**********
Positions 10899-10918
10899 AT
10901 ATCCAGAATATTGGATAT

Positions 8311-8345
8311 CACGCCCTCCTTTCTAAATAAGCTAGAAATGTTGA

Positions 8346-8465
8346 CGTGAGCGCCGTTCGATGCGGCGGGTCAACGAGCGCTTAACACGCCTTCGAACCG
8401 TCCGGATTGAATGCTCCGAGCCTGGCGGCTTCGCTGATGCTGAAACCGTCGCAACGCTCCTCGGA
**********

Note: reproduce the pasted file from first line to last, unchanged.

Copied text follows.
Positions 10899-10918
10899 AT
10901 ATCCAGAATATTGGATAT

Positions 8311-8345
8311 CACGCCCTCCTTTCTAAATAAGCTAGAAATGTTGA

Positions 8346-8465
8346 CGTGAGCGCCGTTCGATGCGGCGGGTCAACGAGCGCTTAACACGCCTTCGAACCG
8401 TCCGGATTGAATGCTCCGAGCCTGGCGGCTTCGCTGATGCTGAAACCGTCGCAACGCTCCTCGGA